24 August 2006
Flex Your Power
UC Berkeley was one of three recipients of the Flex Your Power Award, California's top energy-efficiency award, presented recently at a ceremony in Los Angeles.
Vice Chancellor - Administration Nathan Brostrom accepted the award from Gov. Arnold Schwarzenegger on behalf of the campus. Adobe Systems and the California Public Employees' Retirement System (CALPERS) were also recognized by Flex Your Power, a partnership of California utilities, residents, businesses, institutions, government agencies, and nonprofit organizations working to save energy.
The campus was recognized for engaging faculty, staff, and students in its highly successful conservation efforts, which included creating the Green Building Research Center and holding contests like "Blackout Battles," in which residence halls competed to lower their energy use. Thanks to a number of actions taken, more than 10 million kilowatt hours and about $1 million a year in power costs are saved annually on the Berkeley campus.
Lawrence Berkeley National Laboratory
Four of R&D Magazine's prestigious R&D 100 Awards for 2006, the editors' choices for the 100 most significant proven technological advances of the year, have gone to researchers at the Lawrence Berkeley National Laboratory and their colleagues.
The 2006 award designees are the Carbon Explorer (created by members of the Earth Sciences Division, working with colleagues at the Scripps Institution of Oceanography and WET Labs of Portland, Ore.) - a free-drifting instrument that submerges to measure particulate carbon in the upper layers of the ocean and returns to the surface to report by satellite from the most remote regions of the globe; a High-Efficiency Multiband Semiconductor Material for Solar Cells, discovered and developed in the Materials Sciences Division - a semiconductor alloy of zinc, manganese, and tellurium treated to have multiple band gaps, so that a single junction of the material may be able to convert virtually the full spectrum of sunlight to electrical current; the Laser Ultrasonic Sensor, developed by members of the Environmental Energy Technologies Division and colleagues at the Institute of Paper Science and Technology at the Georgia Institute of Technology - a sensor and control system to ensure optimum paper quality and efficient use of trees, chemicals, and energy by measuring stiffness and shear strength as paper speeds through the production web; and the High-Output Coaxial-Target Neutron Generator, invented and engineered by members of the Accelerator and Fusion Research Division and the Engineering Division - a compact cylindrical neutron generator capable of emitting quadrillions of neutrons per second, enough to compete with large accelerator facilities.
Cheryl Fragiadakis, who heads LBNL's Technology Transfer and Intellectual Property Management Department, says, "Winning four awards, given the size of our lab, is a tremendous achievement. It speaks highly of the strength of our science and its relevance to solving complex global problems." Fragiadakis points out that this year's four R&D 100 awards are the most for a single year since 1987, bringing the lab's total for these "Oscars of Invention" to 41. "I am particularly pleased to note that, for the most part, this year's winners are already being further developed by partners in the private sector."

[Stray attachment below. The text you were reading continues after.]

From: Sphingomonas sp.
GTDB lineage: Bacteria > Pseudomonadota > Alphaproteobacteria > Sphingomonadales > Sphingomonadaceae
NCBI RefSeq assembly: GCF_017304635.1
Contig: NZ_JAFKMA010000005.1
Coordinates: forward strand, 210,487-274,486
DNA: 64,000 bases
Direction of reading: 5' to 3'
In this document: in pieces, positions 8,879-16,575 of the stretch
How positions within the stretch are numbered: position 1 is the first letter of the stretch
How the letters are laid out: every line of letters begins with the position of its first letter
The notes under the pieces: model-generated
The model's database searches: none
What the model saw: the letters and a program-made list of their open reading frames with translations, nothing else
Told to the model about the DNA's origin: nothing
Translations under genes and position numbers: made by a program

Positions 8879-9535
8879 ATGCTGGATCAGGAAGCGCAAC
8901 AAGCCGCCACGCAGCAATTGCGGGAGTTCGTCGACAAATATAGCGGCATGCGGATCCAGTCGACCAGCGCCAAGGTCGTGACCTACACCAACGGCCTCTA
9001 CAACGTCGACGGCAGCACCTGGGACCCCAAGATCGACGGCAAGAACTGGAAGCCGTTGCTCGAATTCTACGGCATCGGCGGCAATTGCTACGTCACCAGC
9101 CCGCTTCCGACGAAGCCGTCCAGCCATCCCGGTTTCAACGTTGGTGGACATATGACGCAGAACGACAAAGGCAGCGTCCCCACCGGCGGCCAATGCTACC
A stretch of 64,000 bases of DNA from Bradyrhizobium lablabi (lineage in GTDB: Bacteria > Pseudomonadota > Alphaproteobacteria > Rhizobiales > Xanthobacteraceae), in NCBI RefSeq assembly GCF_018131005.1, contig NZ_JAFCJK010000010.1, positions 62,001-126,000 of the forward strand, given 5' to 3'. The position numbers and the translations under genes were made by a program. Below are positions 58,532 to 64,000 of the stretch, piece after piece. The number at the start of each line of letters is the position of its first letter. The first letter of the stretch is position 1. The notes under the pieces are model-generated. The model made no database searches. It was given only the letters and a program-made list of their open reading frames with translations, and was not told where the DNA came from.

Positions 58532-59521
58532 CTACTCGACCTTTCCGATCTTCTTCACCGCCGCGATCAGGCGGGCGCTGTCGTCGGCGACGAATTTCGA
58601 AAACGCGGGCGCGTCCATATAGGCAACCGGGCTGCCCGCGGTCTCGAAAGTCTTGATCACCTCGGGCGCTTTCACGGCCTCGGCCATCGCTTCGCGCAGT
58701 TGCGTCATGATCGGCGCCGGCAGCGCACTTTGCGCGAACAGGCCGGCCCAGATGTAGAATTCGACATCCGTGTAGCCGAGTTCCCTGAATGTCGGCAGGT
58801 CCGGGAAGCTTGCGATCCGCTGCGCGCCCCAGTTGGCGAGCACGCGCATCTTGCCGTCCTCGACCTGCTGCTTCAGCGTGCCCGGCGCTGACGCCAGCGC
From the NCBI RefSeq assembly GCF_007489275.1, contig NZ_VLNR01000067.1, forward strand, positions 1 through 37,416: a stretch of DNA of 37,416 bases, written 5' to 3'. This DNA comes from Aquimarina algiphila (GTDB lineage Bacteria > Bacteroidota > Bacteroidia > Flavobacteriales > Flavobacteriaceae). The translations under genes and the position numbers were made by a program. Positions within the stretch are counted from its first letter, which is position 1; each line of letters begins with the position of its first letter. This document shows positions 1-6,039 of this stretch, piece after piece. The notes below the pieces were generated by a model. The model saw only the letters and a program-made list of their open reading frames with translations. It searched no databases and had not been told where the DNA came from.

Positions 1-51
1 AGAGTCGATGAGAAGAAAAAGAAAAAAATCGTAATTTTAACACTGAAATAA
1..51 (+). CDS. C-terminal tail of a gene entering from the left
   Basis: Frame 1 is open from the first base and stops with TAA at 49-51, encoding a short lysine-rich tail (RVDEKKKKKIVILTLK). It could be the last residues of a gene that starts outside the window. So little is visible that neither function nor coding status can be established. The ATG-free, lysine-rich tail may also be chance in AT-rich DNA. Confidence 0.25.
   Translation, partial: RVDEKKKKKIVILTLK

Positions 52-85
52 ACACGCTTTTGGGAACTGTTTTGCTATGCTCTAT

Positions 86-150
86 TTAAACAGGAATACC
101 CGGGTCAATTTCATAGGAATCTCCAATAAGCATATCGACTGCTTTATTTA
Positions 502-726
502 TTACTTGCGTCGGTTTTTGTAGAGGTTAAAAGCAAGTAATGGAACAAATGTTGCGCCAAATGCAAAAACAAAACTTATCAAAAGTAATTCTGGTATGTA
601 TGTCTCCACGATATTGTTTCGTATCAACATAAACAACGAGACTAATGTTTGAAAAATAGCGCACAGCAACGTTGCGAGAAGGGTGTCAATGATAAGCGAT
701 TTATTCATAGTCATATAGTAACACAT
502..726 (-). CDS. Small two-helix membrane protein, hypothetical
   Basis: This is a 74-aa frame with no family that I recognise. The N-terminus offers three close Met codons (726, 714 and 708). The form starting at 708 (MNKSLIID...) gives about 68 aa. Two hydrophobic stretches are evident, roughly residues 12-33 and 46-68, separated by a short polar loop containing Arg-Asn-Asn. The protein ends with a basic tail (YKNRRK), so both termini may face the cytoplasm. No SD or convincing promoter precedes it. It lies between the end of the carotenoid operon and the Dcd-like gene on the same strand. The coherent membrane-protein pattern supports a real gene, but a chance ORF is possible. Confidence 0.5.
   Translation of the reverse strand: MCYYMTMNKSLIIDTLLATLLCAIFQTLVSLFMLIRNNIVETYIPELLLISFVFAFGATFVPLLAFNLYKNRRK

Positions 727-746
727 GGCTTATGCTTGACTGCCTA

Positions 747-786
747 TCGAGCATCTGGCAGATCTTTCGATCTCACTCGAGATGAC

2006 CASE WealthEngine Award for Educational Fundraising
Berkeley has received national recognition for its fundraising program from the Council for the Advancement and Support of Education (CASE). The campus has been honored for raising record-breaking amounts in private philanthropic support over the past three years - $656.4 million - helping to preserve Berkeley's excellence in education, research, and public service.
Vice Chancellor for University Relations Don McQuade will also receive a congratulatory letter along with the award certificate in August. Berkeley is one of 39 winners of the 2006 WealthEngine Awards in the U.S. Three of our peer institutions were also award recipients: UCSF, the University of Michigan, and Stanford University.
Kristin Scott, an assistant professor of neurobiology and a member of the Helen Wills Neuroscience Institute, has been selected as a 2006 John Merck Scholar. Scott is researching taste perception in the fruit fly to examine how the brain processes sensory information. John Merck Scholars are chosen from the ranks of the most promising assistant professors currently working, or planning to work, in neurobiological and cognitive sciences relating to the biology of mental disability and developmental disabilities, including developmental studies of cognition, perception, language, reading, learning, and motor performance.
John Quigley, the I. Donald Terner Distinguished Professor (Economics, Public Policy, Business), was elected a Foreign Member of the Royal Swedish Academy of Engineering Sciences earlier this year. Quigley chaired the economics department between 1992 and 1995 and the Berkeley Division of the Academic Senate in 1996-1997. The academy advises the Swedish government, industry, and the academic community on matters related to engineering, science, and economics, especially as they relate to technology and society. Quigley will be inducted into the academy by King Carl XVI Gustaf at an October ceremony in Stockholm.